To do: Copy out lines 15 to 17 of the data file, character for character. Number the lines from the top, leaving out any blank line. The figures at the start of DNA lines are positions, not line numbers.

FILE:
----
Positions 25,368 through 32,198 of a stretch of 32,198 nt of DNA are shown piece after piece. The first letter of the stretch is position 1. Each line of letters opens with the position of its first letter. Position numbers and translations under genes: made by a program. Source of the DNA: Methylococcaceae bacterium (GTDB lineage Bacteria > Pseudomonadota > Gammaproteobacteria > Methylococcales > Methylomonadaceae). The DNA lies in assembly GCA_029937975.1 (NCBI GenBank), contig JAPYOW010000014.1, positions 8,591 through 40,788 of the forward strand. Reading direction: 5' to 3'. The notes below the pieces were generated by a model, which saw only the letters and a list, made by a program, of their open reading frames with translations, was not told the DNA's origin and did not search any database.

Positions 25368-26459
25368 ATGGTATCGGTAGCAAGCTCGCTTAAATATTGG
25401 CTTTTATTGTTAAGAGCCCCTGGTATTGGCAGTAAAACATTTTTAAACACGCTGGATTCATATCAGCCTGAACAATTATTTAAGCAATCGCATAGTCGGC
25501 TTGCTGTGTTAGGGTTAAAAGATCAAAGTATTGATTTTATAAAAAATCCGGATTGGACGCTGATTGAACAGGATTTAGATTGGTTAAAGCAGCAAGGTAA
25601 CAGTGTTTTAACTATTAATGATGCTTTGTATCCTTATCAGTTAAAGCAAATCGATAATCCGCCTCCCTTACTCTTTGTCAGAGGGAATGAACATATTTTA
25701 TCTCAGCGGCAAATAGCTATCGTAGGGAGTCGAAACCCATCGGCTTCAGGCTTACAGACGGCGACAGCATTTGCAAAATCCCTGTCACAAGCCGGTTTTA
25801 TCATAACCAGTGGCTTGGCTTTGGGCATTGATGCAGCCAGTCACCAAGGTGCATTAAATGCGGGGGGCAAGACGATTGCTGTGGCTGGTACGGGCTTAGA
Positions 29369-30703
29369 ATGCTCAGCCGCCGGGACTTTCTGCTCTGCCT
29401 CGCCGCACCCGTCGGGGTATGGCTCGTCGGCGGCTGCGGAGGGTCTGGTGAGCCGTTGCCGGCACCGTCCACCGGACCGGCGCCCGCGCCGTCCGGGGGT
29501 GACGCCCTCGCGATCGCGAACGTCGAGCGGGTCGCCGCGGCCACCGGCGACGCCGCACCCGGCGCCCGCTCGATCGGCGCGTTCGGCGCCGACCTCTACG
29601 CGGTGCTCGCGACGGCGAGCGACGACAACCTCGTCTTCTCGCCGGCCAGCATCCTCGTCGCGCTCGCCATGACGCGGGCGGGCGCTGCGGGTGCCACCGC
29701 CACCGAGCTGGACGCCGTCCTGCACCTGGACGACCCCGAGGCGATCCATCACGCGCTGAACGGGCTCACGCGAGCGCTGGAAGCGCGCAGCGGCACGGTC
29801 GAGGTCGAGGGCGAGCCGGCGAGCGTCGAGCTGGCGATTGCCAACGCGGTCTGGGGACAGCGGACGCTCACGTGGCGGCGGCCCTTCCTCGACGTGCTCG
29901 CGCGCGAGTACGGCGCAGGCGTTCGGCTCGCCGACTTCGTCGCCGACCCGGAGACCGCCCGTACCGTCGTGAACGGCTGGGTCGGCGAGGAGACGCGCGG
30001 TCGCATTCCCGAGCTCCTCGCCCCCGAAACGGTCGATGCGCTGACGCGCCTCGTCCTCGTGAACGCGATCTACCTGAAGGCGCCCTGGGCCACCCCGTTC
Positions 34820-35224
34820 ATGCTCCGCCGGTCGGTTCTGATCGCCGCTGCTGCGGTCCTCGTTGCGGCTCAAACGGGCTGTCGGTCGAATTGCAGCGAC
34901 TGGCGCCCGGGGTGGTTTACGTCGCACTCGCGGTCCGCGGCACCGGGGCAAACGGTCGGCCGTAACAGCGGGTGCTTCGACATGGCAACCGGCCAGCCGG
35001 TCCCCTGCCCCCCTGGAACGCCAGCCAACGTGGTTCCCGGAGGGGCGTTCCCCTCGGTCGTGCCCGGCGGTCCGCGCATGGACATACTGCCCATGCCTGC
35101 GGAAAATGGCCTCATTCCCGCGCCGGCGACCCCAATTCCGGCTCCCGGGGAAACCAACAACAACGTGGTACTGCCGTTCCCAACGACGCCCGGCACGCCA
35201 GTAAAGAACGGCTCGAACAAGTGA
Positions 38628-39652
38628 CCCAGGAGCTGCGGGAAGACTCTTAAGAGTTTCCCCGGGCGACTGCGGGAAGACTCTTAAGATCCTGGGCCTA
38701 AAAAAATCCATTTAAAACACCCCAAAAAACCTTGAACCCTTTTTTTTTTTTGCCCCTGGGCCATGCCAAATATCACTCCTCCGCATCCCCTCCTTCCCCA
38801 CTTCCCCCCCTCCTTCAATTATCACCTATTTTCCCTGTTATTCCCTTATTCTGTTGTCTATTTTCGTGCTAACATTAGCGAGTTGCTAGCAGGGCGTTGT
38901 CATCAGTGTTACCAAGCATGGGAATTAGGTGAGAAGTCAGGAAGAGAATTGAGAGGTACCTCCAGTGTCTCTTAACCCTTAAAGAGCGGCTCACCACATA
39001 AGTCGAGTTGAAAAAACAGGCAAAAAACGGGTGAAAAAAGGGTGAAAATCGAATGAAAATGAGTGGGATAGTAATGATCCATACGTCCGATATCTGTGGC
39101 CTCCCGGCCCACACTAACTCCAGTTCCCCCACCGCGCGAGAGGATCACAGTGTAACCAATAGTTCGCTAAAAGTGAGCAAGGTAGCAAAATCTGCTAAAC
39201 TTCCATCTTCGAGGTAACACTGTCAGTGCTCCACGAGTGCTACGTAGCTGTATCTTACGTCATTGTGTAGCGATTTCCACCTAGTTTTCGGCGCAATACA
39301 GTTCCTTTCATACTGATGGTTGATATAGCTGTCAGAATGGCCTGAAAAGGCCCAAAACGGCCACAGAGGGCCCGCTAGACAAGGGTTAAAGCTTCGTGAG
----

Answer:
29801 GAGGTCGAGGGCGAGCCGGCGAGCGTCGAGCTGGCGATTGCCAACGCGGTCTGGGGACAGCGGACGCTCACGTGGCGGCGGCCCTTCCTCGACGTGCTCG
29901 CGCGCGAGTACGGCGCAGGCGTTCGGCTCGCCGACTTCGTCGCCGACCCGGAGACCGCCCGTACCGTCGTGAACGGCTGGGTCGGCGAGGAGACGCGCGG
30001 TCGCATTCCCGAGCTCCTCGCCCCCGAAACGGTCGATGCGCTGACGCGCCTCGTCCTCGTGAACGCGATCTACCTGAAGGCGCCCTGGGCCACCCCGTTC